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Originally published Saturday, June 21, 2014 at 6:01 AM

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Wilderness ranger tells what his job means to him

Editor’s note: The Seattle Times asked Mount Rainier National Park rangers to write essays on what their job means to them. This is from Jonathan Jarodsky, eastside wilderness ranger in the park.


Special to The Seattle Times

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It’s my pleasure and honor to be a wilderness ranger at Mount Rainier National Park. To me it’s all about making a positive contribution to our community, as a steward to the wilderness and to the people who visit Mount Rainier. Helping people in distress has been one of the greatest challenges I’ve faced as a wilderness ranger. When all goes well we are able to rescue people, which is a feeling of accomplishment that is priceless.

A couple of years ago I participated in a successful rescue with two other wilderness rangers. After a full day of work we were at our homes and about to fall asleep when we received a call that a backpacker was sick and unresponsive. We accepted the mission, geared up and hit the trail in the dark just before midnight.

By headlamp, with heavy packs laden with rescue gear, oxygen tanks and personal gear, we hiked six miles in through adverse conditions and searched for the patient in distress. After several hours we were able to locate our patient who was just barely holding on to her life. Our EMT assessed our patient’s condition and came to the conclusion that we needed to immediately evacuate her. Hiking her out six miles was not an option, so we decided our best method to get her to immediate care would be to fly her out. Unfortunately it was in the in the middle of the night so we would have to wait for first light to get a helicopter to our location. As our EMT provided patient care, another ranger and I set up and secured a backcountry helicopter landing zone and did our best to comfort the remainder of her party.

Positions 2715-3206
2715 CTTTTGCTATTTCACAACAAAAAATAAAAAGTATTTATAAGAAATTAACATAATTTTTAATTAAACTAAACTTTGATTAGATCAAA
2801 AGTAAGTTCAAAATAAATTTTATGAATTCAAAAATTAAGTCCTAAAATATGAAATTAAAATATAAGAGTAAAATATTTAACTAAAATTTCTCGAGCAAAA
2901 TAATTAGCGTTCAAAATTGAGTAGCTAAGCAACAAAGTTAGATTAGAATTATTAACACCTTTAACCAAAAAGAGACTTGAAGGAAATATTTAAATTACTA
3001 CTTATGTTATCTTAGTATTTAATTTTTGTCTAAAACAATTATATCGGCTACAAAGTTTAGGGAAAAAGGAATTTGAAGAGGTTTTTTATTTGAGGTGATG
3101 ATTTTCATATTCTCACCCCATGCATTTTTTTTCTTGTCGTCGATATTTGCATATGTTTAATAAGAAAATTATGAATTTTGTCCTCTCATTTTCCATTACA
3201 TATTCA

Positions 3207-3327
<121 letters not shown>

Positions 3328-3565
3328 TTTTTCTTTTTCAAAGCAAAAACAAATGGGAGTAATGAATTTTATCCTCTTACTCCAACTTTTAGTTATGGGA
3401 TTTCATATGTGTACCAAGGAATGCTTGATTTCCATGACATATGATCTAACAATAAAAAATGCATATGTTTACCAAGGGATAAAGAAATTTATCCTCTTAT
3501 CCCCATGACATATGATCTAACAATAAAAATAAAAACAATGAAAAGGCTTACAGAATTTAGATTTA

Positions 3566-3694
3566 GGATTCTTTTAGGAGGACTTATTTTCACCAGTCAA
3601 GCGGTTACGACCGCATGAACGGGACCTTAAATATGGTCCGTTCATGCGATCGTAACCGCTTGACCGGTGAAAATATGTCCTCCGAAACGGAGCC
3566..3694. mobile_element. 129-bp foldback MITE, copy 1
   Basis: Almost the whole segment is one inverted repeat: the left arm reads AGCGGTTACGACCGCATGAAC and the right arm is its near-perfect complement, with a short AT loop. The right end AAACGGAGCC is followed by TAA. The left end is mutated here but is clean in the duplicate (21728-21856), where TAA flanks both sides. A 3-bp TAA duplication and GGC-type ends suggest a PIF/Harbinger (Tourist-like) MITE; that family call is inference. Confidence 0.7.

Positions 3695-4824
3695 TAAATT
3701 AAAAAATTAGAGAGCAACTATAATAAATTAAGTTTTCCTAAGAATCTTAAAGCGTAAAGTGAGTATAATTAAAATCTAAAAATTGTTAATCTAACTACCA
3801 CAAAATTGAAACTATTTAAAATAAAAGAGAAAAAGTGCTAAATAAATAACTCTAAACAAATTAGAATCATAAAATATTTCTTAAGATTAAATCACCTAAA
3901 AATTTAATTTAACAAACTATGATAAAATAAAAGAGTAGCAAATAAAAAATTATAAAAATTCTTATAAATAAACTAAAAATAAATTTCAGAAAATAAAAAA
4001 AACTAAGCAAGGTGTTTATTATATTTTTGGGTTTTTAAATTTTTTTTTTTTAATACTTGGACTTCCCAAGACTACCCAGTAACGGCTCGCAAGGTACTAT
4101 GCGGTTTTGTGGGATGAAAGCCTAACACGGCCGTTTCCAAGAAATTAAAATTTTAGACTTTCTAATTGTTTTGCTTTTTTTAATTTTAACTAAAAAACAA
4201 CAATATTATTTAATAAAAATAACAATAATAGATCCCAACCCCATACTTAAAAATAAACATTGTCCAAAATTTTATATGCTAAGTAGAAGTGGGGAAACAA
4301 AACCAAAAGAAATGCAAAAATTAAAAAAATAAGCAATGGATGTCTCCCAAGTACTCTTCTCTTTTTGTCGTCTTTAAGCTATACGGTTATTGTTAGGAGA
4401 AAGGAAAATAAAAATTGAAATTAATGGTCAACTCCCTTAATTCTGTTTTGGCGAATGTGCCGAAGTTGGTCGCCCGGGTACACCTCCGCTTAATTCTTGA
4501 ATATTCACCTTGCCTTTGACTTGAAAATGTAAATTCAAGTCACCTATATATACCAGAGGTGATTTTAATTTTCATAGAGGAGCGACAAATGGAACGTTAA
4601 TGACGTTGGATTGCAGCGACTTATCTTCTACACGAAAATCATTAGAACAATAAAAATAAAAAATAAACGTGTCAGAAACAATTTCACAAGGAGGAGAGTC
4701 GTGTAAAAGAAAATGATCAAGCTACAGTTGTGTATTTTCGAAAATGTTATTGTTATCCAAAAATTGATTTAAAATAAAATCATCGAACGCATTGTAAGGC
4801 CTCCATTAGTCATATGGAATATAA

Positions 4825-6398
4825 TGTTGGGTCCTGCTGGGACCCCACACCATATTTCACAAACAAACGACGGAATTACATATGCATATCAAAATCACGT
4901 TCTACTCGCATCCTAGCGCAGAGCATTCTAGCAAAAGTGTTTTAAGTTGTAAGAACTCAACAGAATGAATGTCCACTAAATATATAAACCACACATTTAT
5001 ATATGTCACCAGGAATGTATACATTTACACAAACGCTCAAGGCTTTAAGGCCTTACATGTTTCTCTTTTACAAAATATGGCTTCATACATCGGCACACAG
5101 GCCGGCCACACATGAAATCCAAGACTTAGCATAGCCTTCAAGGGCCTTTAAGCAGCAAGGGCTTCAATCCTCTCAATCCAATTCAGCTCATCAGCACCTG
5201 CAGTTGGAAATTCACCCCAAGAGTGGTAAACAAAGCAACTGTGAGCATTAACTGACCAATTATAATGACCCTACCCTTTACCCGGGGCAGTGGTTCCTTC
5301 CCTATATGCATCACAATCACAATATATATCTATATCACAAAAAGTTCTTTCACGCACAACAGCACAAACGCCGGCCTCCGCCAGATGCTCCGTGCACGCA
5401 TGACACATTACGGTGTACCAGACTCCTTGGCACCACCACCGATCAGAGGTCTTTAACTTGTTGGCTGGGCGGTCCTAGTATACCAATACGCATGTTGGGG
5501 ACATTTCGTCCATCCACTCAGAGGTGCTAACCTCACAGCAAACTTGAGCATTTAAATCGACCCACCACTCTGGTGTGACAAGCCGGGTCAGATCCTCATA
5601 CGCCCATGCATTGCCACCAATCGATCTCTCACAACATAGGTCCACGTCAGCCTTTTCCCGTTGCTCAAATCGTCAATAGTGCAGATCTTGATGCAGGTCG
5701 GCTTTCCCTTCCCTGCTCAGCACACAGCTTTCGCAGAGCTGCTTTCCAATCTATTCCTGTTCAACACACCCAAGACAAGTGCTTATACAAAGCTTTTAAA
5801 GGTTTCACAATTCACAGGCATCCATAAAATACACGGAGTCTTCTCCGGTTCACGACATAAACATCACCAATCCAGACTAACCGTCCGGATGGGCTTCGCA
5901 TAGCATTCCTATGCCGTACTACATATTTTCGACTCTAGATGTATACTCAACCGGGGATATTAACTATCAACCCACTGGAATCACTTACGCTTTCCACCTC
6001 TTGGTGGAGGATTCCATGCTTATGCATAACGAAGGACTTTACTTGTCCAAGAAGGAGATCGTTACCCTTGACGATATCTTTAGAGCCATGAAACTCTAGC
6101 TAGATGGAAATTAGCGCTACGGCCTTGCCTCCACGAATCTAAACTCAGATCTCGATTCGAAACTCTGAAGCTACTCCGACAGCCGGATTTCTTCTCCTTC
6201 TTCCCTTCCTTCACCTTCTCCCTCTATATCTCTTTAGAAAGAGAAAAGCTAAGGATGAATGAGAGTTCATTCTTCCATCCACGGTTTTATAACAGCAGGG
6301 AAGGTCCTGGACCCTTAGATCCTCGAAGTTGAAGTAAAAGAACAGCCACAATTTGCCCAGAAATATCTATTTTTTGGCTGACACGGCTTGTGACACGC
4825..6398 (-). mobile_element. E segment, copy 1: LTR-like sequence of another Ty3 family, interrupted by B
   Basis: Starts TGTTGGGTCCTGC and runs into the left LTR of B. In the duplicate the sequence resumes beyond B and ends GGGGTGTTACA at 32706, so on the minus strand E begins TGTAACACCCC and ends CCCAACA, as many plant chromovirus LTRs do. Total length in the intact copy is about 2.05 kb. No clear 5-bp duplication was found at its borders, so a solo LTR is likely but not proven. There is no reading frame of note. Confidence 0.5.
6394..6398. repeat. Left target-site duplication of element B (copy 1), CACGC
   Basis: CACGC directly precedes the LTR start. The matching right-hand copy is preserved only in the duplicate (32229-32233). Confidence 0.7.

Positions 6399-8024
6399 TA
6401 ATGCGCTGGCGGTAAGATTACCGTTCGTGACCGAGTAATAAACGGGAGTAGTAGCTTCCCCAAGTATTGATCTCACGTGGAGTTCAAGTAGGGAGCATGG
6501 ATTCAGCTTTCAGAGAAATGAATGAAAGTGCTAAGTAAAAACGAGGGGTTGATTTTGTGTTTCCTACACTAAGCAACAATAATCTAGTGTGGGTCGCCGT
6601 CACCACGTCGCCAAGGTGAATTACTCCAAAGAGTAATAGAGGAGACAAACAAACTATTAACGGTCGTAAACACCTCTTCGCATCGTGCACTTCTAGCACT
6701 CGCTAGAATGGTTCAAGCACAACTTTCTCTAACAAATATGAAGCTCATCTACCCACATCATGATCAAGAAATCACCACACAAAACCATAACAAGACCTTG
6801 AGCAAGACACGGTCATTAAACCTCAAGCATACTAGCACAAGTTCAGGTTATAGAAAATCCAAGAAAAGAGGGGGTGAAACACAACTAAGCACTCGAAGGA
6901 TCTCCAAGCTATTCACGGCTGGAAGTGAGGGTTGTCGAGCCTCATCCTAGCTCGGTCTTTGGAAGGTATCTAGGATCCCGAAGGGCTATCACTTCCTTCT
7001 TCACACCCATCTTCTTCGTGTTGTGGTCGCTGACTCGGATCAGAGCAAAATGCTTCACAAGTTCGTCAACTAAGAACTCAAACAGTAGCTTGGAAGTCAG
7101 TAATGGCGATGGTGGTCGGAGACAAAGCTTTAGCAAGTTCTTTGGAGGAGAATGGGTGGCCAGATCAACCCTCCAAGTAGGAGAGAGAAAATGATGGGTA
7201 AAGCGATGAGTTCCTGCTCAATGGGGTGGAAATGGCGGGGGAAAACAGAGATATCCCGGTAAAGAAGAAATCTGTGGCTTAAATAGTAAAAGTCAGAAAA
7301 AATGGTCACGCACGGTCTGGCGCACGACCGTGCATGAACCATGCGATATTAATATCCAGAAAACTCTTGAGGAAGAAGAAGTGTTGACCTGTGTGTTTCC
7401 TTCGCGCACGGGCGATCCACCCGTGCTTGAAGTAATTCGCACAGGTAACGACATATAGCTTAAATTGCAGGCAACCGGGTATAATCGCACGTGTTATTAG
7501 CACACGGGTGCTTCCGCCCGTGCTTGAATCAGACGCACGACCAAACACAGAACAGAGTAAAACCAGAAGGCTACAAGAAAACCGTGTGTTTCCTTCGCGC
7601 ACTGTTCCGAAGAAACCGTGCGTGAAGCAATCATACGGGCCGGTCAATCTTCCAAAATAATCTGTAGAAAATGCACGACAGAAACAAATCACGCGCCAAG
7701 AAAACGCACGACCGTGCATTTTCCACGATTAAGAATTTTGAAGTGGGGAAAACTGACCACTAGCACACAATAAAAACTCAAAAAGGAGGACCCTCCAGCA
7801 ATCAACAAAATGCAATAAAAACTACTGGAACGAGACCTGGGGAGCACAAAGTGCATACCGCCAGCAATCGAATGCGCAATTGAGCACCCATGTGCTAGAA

It was then a waiting game for sunrise. At first light, with clear weather, our helicopter was able to extract our patient and take her to immediate care. We hiked out exhausted and unsure of what her outcome would be. During these times we are offered a reflection on life. Everything seems more beautiful as one has a keen appreciation of how precious and fragile life is.

It was later determined that she had hyponatremia, extremely low levels of sodium in her blood, and was near death when she reached the hospital. A couple of weeks later we received a letter from our patient. She poured out her heart in appreciation of our helping to save her life. That letter is more important to me than any paycheck I’ve ever received.



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